Manufacturing companies are evolving in their quest to make great products and stay competitive in a global economy at the same time. This means they are embracing technologies like robotics, automation, machine learning, etc. It also means that they will need to invest in an educated, highly skilled workforce.

Automation technologies lend themselves to repetitive tasks that require ultra-precise tolerances, measuring, cutting, grinding, etc. In other words, tasks that don’t directly necessarily require a human being can be automated. Manufacturing companies will need skilled workers and technicians, however, to manage these automated machines and processes. 

Automated manufacturing processes also require human intervention for quality, process, and safety control. These can be high-paying, challenging, fulfilling manufacturing jobs. 

Manufacturing companies need to start apprenticeship, training, awareness, and internal as well as external educational programs for their employees right now in order to be able to fill these types of jobs in the future. They also need to make workers aware of these new and interesting jobs as part of their corporate branding, recruiting, and hiring processes.

Importance Of Developing A Long-Term Plan

The education, awareness, and promotion of the new world of manufacturing jobs will not happen overnight. This process will need to be integrated into the DNA of manufacturing companies by human resources and hiring professionals as well as marketing and branding teams.

Companies with great brands are always known as great places to work. Job seekers know which companies have great opportunities for growth and advancement at all levels. This means skilled and unskilled trades, line and management jobs, etc. These opportunities for employee growth need to be formal, well-publicized programs.  

When current and potential new employees understand that they are valued and have challenging growth opportunities, they will respond. This type of positive growth environment, fostered by long-term upskilling and education programs, will allow the manufacturing sector to compete more successfully for talent.     

Automation Is Pushing The Need For Upskilling In The Manufacturing Sector 

Automation is changing the way people do their jobs, not necessarily replacing them. In fact, there is currently a shortage of skilled workers to fuel the growth of technology in the manufacturing sector. According to Canada’s 2021 Advanced Manufacturing Outlook Report

More companies are applying IIoT (Industrial Internet of Things) or planning to invest in this technology…However, there are challenges, most notably a lack of skills and talent to support investment and make technology work for businesses.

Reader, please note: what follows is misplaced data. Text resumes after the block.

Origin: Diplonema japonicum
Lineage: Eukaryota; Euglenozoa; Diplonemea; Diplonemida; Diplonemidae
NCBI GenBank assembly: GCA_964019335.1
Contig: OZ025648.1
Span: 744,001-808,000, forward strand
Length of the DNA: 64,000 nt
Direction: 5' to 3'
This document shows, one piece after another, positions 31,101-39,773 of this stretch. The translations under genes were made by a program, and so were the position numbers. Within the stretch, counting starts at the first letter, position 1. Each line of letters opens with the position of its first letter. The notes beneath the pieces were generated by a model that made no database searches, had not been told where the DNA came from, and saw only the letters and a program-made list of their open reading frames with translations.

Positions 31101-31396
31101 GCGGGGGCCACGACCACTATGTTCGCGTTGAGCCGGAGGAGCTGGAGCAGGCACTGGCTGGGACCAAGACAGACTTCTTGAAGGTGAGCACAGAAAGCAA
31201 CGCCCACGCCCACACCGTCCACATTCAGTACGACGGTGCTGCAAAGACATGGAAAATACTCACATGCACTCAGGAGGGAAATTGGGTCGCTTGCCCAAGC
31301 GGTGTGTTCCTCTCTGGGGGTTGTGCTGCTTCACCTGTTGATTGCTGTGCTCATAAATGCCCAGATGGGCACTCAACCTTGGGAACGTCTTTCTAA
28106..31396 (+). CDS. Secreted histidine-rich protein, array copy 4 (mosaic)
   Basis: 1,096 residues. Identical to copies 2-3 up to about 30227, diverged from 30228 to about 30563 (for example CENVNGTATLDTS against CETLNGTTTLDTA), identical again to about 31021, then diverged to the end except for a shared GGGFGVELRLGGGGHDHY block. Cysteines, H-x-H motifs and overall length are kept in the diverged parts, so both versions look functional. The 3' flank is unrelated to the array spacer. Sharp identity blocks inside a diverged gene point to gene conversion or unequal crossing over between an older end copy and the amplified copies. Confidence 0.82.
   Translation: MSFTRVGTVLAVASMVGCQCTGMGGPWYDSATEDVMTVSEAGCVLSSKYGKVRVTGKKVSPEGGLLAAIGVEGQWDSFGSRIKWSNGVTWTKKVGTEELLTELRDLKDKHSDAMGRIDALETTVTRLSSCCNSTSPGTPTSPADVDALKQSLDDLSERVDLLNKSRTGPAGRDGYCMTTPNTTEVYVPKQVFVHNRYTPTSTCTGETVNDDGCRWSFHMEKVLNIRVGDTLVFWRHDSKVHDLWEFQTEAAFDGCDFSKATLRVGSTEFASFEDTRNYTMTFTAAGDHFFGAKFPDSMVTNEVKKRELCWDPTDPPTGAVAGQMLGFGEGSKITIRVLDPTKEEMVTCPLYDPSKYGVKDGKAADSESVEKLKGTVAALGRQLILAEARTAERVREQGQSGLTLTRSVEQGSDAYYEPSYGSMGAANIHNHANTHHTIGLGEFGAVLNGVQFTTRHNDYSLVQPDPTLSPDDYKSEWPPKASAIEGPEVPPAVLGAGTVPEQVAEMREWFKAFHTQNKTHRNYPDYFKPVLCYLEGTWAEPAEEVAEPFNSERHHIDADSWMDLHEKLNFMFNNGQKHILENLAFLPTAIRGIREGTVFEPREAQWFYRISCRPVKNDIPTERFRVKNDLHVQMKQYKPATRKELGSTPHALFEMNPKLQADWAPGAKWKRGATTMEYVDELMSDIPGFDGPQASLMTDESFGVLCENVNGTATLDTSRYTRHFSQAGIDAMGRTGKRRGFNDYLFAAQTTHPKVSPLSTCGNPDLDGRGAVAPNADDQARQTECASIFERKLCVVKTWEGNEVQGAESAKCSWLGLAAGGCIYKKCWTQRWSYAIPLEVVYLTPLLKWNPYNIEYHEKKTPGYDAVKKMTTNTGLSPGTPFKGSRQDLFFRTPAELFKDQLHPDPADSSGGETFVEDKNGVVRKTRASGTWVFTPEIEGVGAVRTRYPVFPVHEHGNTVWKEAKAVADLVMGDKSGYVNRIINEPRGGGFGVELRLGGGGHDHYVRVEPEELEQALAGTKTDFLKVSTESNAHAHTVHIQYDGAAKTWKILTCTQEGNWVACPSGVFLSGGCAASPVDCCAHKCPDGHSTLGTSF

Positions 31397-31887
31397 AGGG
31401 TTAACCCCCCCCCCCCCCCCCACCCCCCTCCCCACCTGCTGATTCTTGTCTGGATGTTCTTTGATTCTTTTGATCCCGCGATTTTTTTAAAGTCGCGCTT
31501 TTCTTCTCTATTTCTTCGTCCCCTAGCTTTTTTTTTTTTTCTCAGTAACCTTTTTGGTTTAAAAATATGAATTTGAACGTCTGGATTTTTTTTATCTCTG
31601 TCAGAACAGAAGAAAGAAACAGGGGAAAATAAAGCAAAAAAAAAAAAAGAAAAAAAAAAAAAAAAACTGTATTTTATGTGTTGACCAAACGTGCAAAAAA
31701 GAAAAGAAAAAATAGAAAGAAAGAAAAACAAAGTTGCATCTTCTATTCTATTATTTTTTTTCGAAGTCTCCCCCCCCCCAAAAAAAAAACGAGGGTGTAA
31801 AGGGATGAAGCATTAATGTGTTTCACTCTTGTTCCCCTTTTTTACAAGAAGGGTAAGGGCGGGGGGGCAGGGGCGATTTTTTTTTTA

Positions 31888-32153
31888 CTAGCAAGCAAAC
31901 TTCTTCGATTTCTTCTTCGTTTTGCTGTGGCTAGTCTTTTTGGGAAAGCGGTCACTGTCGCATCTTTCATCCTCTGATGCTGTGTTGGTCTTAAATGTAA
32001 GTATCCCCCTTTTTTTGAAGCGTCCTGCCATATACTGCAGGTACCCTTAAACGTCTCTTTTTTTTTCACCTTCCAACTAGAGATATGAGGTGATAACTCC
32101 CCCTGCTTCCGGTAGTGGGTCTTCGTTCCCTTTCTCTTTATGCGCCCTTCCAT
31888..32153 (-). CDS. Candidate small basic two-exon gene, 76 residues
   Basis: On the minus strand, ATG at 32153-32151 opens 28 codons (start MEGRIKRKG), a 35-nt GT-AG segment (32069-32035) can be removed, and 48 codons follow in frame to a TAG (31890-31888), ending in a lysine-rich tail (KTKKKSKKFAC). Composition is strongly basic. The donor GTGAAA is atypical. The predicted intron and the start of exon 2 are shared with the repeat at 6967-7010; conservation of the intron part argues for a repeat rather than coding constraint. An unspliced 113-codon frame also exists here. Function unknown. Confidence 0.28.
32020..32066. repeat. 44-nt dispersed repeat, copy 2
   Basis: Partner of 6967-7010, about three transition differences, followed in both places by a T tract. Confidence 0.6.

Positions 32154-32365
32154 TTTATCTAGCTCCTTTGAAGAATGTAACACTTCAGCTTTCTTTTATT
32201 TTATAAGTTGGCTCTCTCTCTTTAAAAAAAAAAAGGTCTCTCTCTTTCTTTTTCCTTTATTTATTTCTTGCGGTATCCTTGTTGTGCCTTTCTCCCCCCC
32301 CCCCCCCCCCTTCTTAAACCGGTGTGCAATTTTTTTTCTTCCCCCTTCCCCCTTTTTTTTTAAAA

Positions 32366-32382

The lack of skilled workers is delaying the implementation of technology by manufacturing companies. That’s good news for workers who might be considering a career in the sector.

The government is also getting involved, with over 500 million dollars from the federal government allocated to fund advanced manufacturing projects over the next three years (ibid). 

There is no doubt about the current skilled labour shortage in the Canadian manufacturing industry. The question is how do we face this challenge together?

We understand that every employee is critical to your company’s long-term success. We’ve been through ultra-competitive recruiting markets before, so we know what you’re up against. Our team specializes in helping manufacturing companies recruit and hire the best candidates with the best set of hard and soft skills to do the job today and for the long term.  

HCR specializes in temporary, direct-hire, and custom solutions in general labour staffing, automotive assembly, production, heavy machine operation, and forklift throughout Ontario.  We are experts in the industries we serve, and with deep roots in the region, we understand the challenges facing both employers and job seekers. 

Whether you’re a company searching for reliable and skilled workers or a candidate looking for new job opportunities, HCR has solutions for you. We match great people with great career opportunities every day.

Why settle for just anyone when you can hire the best candidate available? 

At HCR, we are anything but a typical recruitment firm, and you will notice that difference immediately. Your recruiter will get to know you and your company first. Once we understand your company’s hiring goals we can start the search and hire process. 

At HCR, we go far beyond promises. We are committed to providing responsible, capable, high-quality employees who come to your site prepared to work. When you work with HCR, one of the leading light industrial and general labour staffing agencies in the Greater Toronto Area and Southwestern Ontario, you can expect the maximum return on your investment.

Get in touch with us online today, or call one of our recruiters at 416-622-1427. You’ll be glad you did!